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We understand cash-flow pinches. We’re entrepreneurs. And most of us don’t have major funding. Some of us don’t have any outside funding. We bootstrap every step of the way. There’s no judgment here against or for outside funding. To each her own.
Business owners have to chase business. That means we have to pursue customers. Sometimes it also means we have to chase cash. It’s not a sign of poor management or leadership. Building, growing and even maintaining a business sometimes demand it. The pinch happens for any number of reasons. No point wasting time on those today. Rather, I’m focused on how cash-flow needs today can tempt us to think only short-term.
Whenever I hear an entrepreneur or CEO say something like the title of today’s brief it makes me think of how every single person embraces short-term and long-term thinking no matter what happens to us. Well, we do if we want to exercise wisdom. Foolishness ensues whenever we neglect long-term thinking.
At lunchtime we’re hungry. What are we gonna eat? Are we gonna think about what we eat and how it may impact us later today? Or tonight?
During a late night meeting, my guest is avoiding caffeine. “I can’t drink it after 6pm or I won’t be able to sleep,” he says. There’s a guy who is thinking ahead. Long-term. Longer-term. He’s not just fixated on here and now.
A friend has me drive him to the airport in his car so he can use my place to park his car while he’s away. I hop in behind the wheel. The “check engine” light is on. I mention it. He says, “Oh, it’s been on for months. There’s nothing wrong.” I worry anyway, hoping I’ll make it back to my house. Hope is a poor strategy, but it’s his car.
There is evidence daily – in our lives and in the lives of others close to us – of short-term and long-term strategies. The comment that provides today’s daily brief title speaks to the reality of every entrepreneur to manage today and tomorrow.
Short-term needs don’t have to cause the forfeiture of long-term objectives.
We can and must manage both. Simultaneously.
I’ve been forced to chase plenty of cash in my career. And I know it can be done while still thinking about the longer view. When we need food, we eat. But when we know we’ve got a big meal tonight, we should go light at lunch. All bets are off when we’re starving though. Survival first. That’s why I’ve spent no time talking about the variety of things that might create our cash crunch. Context matters and there are simply too many variables to talk about.
If your cash crunch is severe enough to put your enterprise at risk (merely missing a single payroll could do it), then you have to stop the bleeding. Going to the ER isn’t a good long-term strategy for healthcare, but it’s the best option when your life is on the line. Rule one for cash flow management is simple – get out of trouble!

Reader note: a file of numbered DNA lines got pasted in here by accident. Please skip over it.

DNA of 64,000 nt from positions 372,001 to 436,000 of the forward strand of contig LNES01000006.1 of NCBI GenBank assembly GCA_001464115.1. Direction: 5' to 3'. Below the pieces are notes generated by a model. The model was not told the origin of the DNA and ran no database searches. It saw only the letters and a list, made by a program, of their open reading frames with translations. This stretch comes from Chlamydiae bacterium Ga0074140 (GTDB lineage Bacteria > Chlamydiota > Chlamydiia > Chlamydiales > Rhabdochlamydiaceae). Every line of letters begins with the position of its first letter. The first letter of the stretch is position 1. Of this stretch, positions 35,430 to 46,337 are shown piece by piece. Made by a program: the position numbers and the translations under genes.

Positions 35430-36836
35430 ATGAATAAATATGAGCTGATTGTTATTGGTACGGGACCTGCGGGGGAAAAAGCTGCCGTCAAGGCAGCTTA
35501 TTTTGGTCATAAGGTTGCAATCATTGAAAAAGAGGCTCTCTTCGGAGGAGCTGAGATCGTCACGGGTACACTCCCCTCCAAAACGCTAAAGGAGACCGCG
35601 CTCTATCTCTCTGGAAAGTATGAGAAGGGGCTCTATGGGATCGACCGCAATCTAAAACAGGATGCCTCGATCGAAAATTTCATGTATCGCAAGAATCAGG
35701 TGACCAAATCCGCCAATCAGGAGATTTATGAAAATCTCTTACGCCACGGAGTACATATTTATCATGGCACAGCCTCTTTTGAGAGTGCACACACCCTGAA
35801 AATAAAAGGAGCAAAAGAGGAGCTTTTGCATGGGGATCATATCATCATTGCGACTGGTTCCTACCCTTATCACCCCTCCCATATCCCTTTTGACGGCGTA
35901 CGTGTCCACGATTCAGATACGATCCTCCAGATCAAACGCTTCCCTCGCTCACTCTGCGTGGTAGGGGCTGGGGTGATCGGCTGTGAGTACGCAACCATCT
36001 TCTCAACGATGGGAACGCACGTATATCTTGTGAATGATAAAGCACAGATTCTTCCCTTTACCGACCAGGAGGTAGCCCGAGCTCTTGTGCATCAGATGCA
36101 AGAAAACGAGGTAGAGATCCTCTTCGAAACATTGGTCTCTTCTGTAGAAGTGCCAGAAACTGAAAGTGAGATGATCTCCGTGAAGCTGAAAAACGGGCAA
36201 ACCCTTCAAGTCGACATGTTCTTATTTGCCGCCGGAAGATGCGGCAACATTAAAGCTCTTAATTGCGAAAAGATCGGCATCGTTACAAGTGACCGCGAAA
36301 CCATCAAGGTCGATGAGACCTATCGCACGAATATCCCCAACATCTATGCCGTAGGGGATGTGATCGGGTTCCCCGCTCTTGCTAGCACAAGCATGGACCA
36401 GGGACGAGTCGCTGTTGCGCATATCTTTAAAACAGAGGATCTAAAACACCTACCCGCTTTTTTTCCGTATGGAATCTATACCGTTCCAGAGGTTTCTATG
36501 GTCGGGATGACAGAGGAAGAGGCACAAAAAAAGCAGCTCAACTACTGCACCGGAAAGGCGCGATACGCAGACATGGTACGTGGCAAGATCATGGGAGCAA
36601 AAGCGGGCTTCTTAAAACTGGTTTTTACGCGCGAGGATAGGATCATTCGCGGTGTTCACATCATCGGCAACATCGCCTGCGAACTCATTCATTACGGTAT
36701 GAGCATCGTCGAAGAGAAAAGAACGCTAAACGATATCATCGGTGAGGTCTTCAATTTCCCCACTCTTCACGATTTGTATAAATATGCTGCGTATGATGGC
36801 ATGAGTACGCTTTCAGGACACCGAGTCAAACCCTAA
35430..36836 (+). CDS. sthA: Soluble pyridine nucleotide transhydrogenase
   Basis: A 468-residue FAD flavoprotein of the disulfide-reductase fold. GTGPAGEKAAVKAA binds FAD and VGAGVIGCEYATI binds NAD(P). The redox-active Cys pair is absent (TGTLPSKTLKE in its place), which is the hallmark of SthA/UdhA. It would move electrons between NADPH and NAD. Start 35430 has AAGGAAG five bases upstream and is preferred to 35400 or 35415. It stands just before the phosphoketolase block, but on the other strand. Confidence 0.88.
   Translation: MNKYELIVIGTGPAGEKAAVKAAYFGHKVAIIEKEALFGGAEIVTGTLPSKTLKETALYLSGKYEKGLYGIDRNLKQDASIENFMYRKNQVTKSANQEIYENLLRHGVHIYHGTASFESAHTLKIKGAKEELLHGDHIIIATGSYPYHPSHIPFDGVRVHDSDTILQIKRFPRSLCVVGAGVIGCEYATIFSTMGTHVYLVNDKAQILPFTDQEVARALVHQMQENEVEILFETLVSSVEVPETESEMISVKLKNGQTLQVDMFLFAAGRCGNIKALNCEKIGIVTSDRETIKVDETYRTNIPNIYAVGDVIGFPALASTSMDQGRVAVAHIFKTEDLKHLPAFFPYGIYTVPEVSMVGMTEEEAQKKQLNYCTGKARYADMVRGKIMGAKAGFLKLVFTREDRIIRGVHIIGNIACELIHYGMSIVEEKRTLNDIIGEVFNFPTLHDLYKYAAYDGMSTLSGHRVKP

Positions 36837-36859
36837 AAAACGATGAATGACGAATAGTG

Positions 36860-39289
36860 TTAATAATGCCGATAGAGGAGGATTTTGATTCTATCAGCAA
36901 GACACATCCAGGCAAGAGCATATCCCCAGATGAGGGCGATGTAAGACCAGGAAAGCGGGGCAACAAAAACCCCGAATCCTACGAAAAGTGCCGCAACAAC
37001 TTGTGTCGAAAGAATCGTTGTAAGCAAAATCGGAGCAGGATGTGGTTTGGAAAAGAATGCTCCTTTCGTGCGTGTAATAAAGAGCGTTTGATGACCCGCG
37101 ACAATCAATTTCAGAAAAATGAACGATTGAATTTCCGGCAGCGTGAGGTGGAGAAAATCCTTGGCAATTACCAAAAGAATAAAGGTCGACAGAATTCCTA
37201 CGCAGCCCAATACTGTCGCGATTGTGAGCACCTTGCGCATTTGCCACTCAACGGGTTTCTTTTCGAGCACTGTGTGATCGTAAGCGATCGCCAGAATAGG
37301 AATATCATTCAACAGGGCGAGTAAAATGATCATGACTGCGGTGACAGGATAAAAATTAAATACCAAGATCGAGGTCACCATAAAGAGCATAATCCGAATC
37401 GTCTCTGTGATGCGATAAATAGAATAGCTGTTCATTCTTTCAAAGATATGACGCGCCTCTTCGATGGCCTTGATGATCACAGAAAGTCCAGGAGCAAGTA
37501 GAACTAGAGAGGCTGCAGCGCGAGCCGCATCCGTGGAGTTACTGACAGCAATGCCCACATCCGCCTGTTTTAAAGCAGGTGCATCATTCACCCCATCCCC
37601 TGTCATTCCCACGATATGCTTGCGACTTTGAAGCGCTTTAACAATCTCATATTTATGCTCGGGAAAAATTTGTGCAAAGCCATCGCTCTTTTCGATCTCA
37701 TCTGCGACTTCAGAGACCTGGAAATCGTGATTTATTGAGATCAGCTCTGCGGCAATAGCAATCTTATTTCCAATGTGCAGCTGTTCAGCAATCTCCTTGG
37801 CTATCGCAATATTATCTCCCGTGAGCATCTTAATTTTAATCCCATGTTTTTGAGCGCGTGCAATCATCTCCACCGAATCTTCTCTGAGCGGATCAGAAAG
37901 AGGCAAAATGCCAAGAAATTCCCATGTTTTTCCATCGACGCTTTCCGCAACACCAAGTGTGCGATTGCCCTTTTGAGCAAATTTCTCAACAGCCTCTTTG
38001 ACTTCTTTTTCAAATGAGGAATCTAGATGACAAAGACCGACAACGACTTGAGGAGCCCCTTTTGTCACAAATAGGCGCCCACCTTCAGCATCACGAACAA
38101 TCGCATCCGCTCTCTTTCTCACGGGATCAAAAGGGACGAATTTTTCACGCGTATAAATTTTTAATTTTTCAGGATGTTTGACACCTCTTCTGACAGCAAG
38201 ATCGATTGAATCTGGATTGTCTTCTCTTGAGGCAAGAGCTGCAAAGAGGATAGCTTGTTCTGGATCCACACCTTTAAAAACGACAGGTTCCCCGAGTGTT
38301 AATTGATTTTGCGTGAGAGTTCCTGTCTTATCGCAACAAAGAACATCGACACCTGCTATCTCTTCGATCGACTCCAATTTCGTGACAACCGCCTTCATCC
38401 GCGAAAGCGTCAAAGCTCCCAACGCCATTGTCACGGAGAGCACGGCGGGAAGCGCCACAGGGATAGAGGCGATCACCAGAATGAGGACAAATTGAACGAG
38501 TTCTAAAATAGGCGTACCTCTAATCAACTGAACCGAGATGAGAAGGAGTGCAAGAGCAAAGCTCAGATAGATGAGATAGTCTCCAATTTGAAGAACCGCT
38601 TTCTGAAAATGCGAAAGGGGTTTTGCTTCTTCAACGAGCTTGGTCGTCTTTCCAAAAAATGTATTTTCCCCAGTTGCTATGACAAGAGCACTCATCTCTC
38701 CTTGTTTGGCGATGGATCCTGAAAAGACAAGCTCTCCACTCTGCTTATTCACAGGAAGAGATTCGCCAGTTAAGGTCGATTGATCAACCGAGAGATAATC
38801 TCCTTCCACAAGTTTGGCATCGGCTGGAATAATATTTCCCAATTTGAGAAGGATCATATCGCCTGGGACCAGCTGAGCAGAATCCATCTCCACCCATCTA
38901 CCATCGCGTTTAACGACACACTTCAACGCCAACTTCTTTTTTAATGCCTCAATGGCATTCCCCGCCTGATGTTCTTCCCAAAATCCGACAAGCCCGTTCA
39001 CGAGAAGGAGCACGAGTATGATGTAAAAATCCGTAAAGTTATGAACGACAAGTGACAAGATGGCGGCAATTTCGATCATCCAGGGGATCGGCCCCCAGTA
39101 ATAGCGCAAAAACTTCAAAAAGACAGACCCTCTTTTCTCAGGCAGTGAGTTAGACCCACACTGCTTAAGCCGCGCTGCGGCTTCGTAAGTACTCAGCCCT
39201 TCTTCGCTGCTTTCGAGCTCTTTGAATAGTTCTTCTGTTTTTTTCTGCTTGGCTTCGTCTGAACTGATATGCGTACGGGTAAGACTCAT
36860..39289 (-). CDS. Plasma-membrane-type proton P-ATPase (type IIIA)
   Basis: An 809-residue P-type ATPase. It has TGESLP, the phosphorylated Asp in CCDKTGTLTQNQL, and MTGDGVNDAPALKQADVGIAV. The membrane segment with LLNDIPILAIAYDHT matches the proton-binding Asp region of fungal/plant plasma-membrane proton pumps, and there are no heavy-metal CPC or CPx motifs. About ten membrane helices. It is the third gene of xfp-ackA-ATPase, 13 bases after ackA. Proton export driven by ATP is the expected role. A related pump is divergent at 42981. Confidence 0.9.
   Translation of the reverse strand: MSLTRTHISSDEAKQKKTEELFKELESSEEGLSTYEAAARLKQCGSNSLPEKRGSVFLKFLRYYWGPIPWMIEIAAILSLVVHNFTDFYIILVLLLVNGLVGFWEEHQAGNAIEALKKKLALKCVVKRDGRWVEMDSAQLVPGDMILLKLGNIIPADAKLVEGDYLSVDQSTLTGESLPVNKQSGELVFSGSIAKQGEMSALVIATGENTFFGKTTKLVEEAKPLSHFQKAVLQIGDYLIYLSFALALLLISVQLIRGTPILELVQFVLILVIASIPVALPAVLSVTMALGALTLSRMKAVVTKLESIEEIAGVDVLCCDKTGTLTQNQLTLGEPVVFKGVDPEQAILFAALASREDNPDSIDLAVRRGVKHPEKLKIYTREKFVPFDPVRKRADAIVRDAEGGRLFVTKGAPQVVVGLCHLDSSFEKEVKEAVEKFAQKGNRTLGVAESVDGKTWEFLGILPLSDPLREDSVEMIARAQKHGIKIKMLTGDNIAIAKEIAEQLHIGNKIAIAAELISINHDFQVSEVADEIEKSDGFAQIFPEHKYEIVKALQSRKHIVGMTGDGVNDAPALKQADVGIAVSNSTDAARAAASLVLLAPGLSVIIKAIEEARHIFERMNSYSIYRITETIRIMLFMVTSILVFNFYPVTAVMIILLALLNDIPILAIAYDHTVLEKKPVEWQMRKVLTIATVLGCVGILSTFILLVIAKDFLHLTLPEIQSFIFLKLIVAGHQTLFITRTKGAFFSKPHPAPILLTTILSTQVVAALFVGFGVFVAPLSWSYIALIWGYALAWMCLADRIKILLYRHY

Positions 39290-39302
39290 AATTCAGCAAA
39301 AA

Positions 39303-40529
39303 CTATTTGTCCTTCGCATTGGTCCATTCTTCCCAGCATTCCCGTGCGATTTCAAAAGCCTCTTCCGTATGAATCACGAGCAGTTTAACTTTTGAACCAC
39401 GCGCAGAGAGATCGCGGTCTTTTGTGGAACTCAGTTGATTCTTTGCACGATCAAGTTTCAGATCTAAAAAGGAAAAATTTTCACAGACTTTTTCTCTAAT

You don’t serve anybody by staying in danger. Just like a visit to the ER though, we have to diagnose why we’re in danger. It’s “fix and figure out” at the same time. Both are necessary and can’t be separated. As with your physical health, you likely have some idea of what may be wrong. Besides, as business people, we’re more acquainted with a possible diagnosis than we may be with our body. We’re not a doctor with that expertise.
Accounts receivables is a major culprit for many entrepreneurs. Slow paying or late paying customers is up near the top of the list for many small business owners. Show me a leader/manager who doesn’t pay close attention to AR aging reports and I’ll show you somebody headed toward a cash crunch. Collect the money owed to you. Get the money, get the money, get the money. Otherwise, you’ll be chasing cash.
Spending cash you don’t yet have is another major culprit. We land a big deal by booking a major piece of business. Feeling pretty good about ourselves we move forward on some purchases (maybe a truck or two, a new forklift, etc.). Problem, the deal ain’t done until we’ve been paid. We felt so confident in the forthcoming cash that we spent money we don’t yet have. Cash crunch.
I’m not saying there can’t be sudden and unexpected causes of cash crunches, but mostly they’re self-induced problems that stem from a sheer lack of discipline. When we don’t pay attention to the details of operating the business today, we pay for it tomorrow. And today.
Stop the madness. Do what you must to meet payroll, or get past your immediate cash crunch. But make sure you figure out why it happened so you can stop it. Using yourself as a bank (loaning money to your own company) is sometimes necessary. Just don’t make it a habit because it’s bad business unless you’re doing to fund growth. It’s not good if you’re constantly needing to bail out your company from a cash crisis. Long-term, it won’t work out well for you personally, or your company.
Cash flow is vital. Ramp up your efforts and knowledge in being better at it. It’s sorta like taking care of our arteries so our blood flow isn’t impeded. When we don’t, bad things happen. Grow your expertise in cash flow management because it will pay off bigtime today, and down the line, too. And like your arterial health, the devil is in the details.
Don’t ignore the problems. Don’t be ashamed to ask for some expert help either. No need to make hard lessons any harder.
Be well. Do good. Grow great!